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PeterMilovcik
PeterMilovcik

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Generic Repository Pattern in .NET

This short post (or rather code block) is just a slightly adapted generic design pattern from MSDN without Unit of Work pattern implementation. I've adapted it because of the requirement for asynchronous APIs for a single Context. I post it primarily to me personally for later use - to find it quickly, but if you find it useful too, I'm glad. If you have any suggestions for further improvements, please comment.

Here is the code snippet:

class Repository<TEntity> : IDisposable where TEntity : class
{
    private bool isDisposed;

    private ILogger<Repository<TEntity>> Logger { get; }
    private ApplicationDbContext Context { get; }
    private DbSet<TEntity> DbSet { get; }

    public Repository(
        ILogger<Repository<TEntity>> logger, 
        ApplicationDbContext context)
    {
        Logger = logger ?? throw new ArgumentNullException(nameof(logger));
        Context = context ?? throw new ArgumentNullException(nameof(context));
        DbSet = Context.Set<TEntity>();
    }

    public virtual Task<List<TEntity>> GetAsync(
        Expression<Func<TEntity, bool>>? filter = null,
        Func<IQueryable<TEntity>, IOrderedQueryable<TEntity>>? orderBy = null,
        string includeProperties = "")
        {
            IQueryable<TEntity> query = DbSet;

            if (filter != null)
            {
                query = query.Where(filter);
            }

            foreach (var includeProperty in includeProperties.Split(",", StringSplitOptions.RemoveEmptyEntries))
            {
                query = query.Include(includeProperty);
            }

            if (orderBy != null)
            {
                return orderBy(query).ToListAsync();
            }
            else
            {
                return query.ToListAsync();
            }
        }

    public virtual ValueTask<TEntity?> GetByIdAsync(object id, CancellationToken cancellationToken = default) => 
        DbSet.FindAsync(id, cancellationToken);

    public virtual ValueTask<EntityEntry<TEntity>> InsertAsync(TEntity entity, CancellationToken cancellationToken = default) => 
        DbSet.AddAsync(entity, cancellationToken);

    public virtual async Task DeleteAsync(object id, CancellationToken cancellationToken = default)
    {
        var entityToDelete = await DbSet.FindAsync(id, cancellationToken);
        if (entityToDelete != null) Delete(entityToDelete);
    }

    public virtual void Delete(TEntity entityToDelete)
    {
        if (Context.Entry(entityToDelete).State == EntityState.Detached)
        {
            DbSet.Attach(entityToDelete);
        }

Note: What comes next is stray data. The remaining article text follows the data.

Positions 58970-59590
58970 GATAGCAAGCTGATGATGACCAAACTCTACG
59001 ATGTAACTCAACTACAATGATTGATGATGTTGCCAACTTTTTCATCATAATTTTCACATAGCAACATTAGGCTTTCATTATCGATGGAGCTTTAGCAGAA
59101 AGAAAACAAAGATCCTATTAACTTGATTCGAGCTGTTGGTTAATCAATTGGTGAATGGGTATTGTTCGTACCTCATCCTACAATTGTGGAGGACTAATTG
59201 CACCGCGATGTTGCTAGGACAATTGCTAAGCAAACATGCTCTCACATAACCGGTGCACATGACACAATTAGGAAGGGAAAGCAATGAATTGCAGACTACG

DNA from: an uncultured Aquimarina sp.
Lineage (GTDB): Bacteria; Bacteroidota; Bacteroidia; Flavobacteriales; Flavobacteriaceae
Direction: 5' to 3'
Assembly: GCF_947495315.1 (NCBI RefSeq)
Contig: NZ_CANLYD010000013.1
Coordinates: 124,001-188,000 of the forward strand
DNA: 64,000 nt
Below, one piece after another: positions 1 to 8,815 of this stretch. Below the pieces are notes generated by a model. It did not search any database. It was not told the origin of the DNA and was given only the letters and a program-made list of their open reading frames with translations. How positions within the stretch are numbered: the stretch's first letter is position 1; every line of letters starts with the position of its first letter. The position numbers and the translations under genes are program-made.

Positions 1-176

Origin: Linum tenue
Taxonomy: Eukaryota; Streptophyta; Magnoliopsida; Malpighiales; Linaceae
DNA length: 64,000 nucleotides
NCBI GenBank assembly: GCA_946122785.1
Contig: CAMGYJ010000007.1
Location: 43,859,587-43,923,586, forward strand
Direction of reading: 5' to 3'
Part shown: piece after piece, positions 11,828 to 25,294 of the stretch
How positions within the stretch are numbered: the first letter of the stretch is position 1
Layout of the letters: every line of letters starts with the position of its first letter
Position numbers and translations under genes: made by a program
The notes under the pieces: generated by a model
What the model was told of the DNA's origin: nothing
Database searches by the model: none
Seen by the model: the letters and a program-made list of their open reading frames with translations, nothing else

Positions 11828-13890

DbSet.Remove(entityToDelete);
    }

    public virtual void Update(TEntity entityToUpdate)
    {
        DbSet.Attach(entityToUpdate);
        Context.Entry(entityToUpdate).State = EntityState.Modified;
    }

    public virtual async Task SaveChangesAsync(CancellationToken cancellationToken = default) => 
        await Context.SaveChangesAsync();

    protected virtual void Dispose(bool disposing)
    {
        if (!isDisposed)
        {
            if (disposing)
            {
                Context.Dispose();
            }
            isDisposed = true;
        }
    }

    public void Dispose()
    {
        Dispose(disposing: true);
        GC.SuppressFinalize(this);
    }
}
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Top comments (3)

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webjose profile image
José Pablo Ramírez Vargas

Yours is a very good generic repository, save for the fact that uses the annoying Entity Framework, which is of course, my very own personal opinion. Personally I dislike it (EF). I'd rather use Dapper. I too create generic repositories, but I do them using Model Features. See if you like it.

If you can extract a model feature out of your models, you can create base code for that feature, regardless of the feature, and most likely regardless of the ORM. Soft deletion, UPSERT, search by name and even apply RLS (Row-Level Security).

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petermilovcik profile image
PeterMilovcik

Thank you very much for your comment! This is very interesting. I do like your Model Features. There are some good aspects to consider.
Just curious, why do you dislike the Entity Framework, or why do you think Dapper is better? I'd really like to read your opinion.

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webjose profile image
José Pablo Ramírez Vargas

Basically I find its Unit of Work implementation useless for REST. Here.

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